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Rinde Farms LLC Outstanding Conservationists of the Year

A beautiful sunrise over a field of small grains at Rinde Farms LLC of Browerville.

by Deja Anton

Todd Soil and Water Conservation District Manager

Photos submitted by the Rinde family

Sitting on the front porch of the Rinde patriarchal home one rainy afternoon, grandkids skipping happily in and out the front door, it becomes quickly evident as to why all three of Roger and Bonnie’s children returned home to the farm.

Roger Rinde, Kayla Asmus, Bonnie Rinde, Jeff Rinde, Todd Soil and Water Conservation District (SWCD) Manager Deja Anton and SWCD Supervisor Tom Williamson at the Todd County Awards Ceremony in October of 2019.

Roger smiles at his grandchildren’s busyness with a quiet pride and the kind of love only a grandfather can have when admiring his own offspring.

Little Eli wants to be a farmer when he grows up while Henry, 6, can tell you every make and model of tractor out there. Holden is dead set on becoming an infantryman in the army and the others—there are nine grandkids total—dream of careers ranging from an electrician, to a sheriff, to a forage harvester specializing in chopping corn, to a herpetologist— one who studies snakes.

Feeding time at the Rinde Farms LLC. The free-stall barn is sand-bedded.

Gazing between the drips of rain rolling off the porch roof, there’s a nicely manicured vegetable garden growing strong, flowering bushes that be-speckle the dips and knolls of a freshly mown lawn, a swing set, a sand area for playing trucks, and tall shade trees with arching branches, like arms, embracing the front yard.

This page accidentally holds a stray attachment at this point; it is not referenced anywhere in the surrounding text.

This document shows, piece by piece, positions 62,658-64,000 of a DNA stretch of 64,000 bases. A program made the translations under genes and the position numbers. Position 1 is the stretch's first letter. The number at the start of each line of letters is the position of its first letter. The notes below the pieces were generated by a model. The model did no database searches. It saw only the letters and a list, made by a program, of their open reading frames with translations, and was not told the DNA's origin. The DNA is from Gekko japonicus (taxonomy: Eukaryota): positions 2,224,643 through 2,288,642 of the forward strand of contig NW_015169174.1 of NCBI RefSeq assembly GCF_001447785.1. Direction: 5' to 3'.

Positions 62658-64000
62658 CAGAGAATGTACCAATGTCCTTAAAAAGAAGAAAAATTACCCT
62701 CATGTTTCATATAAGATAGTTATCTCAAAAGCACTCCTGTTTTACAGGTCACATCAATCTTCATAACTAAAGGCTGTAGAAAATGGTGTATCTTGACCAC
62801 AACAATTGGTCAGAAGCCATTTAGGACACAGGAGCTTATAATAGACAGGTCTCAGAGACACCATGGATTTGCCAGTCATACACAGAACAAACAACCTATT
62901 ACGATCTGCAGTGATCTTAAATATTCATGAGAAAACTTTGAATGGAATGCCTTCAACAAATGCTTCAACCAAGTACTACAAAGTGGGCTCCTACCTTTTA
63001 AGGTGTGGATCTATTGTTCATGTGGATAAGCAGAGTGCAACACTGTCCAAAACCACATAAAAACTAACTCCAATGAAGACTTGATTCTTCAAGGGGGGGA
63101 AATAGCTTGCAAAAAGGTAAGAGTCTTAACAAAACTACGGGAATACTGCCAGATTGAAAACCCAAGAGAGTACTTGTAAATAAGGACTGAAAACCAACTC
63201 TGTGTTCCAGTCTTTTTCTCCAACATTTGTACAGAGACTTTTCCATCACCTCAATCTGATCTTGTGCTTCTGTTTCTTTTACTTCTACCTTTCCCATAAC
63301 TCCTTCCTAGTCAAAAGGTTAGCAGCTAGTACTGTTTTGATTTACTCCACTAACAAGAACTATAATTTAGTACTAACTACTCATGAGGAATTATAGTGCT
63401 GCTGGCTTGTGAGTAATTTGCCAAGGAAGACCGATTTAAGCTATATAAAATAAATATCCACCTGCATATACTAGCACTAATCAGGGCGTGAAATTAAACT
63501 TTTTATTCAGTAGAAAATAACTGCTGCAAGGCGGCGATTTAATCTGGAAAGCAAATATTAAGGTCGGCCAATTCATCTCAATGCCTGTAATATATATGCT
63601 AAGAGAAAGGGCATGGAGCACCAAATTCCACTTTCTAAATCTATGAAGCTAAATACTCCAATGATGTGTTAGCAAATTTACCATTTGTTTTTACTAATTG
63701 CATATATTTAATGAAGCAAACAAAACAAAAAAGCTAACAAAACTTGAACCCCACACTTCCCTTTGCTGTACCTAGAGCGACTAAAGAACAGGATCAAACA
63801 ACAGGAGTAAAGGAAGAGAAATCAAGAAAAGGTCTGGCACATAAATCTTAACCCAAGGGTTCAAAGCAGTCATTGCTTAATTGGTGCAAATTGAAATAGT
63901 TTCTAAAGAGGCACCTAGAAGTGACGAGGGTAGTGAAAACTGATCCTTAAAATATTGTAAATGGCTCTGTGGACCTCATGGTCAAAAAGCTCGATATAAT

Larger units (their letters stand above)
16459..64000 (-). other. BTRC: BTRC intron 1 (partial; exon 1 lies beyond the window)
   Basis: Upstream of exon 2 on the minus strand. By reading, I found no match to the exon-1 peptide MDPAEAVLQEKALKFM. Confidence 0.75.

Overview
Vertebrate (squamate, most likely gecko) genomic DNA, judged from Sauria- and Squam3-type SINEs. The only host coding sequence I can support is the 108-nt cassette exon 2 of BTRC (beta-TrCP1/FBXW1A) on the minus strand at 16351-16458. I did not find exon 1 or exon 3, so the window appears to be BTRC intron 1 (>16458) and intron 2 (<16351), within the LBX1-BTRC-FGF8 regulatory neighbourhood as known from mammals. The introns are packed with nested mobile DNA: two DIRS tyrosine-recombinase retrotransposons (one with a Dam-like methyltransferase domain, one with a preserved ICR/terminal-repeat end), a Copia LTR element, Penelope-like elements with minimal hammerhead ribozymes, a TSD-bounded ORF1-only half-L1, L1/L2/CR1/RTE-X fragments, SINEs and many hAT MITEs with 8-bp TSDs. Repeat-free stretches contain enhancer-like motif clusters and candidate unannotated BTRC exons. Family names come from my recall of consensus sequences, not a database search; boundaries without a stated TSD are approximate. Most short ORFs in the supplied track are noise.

Behind the yard, lined up in white rows, are the calf hutches, the calf barn with automatic feeders, young stock and heifer sheds with a concrete travel lane connecting all things living to the old stanchion barn—the center of the Rinde farm for the past 38 years.

Roger and wife, Bonnie, with their infant son, Justin, purchased the farm in 1982 moving from Leader where Roger had farmed with his dad.

Bonnie took a teaching position in the Special Education Department at Browerville Public Schools while Roger got busy milking 40 head of Holstein cows.

Two more children came along and the farm did not expand for the next 25 years while the kids were growing up.

The newly installed flush flume system at the dairy operation. Both sand bedding and water are recycled through this system.

Justin, who attended Central Lakes College in Staples for Heavy Equipment Operation and then went on to Omaha, came home to join the grain farm in 2002.

Roger and Bonnie’s second son, Jeff, was away at school in Fergus at that time, but it wasn’t long before the call of the farm lead him back home, too. He joined the dairy farm in 2006. By then Roger was already switching a dozen head of cows.

In 2007, they built the first free-stall barn walking 72 milk cows back to the stanchion barn to be milked twice a day.

In 2008, they retrofitted a Swing-8 parlor into the old stanchion barn.

In 2009, daughter Kayla joined in on the operation after trying cosmetology and working as a veterinary technician. She was eager to focus on the raising of the calves and young stock.

It was then that the farm transitioned to an LLC between Roger and all three of his children. . . .



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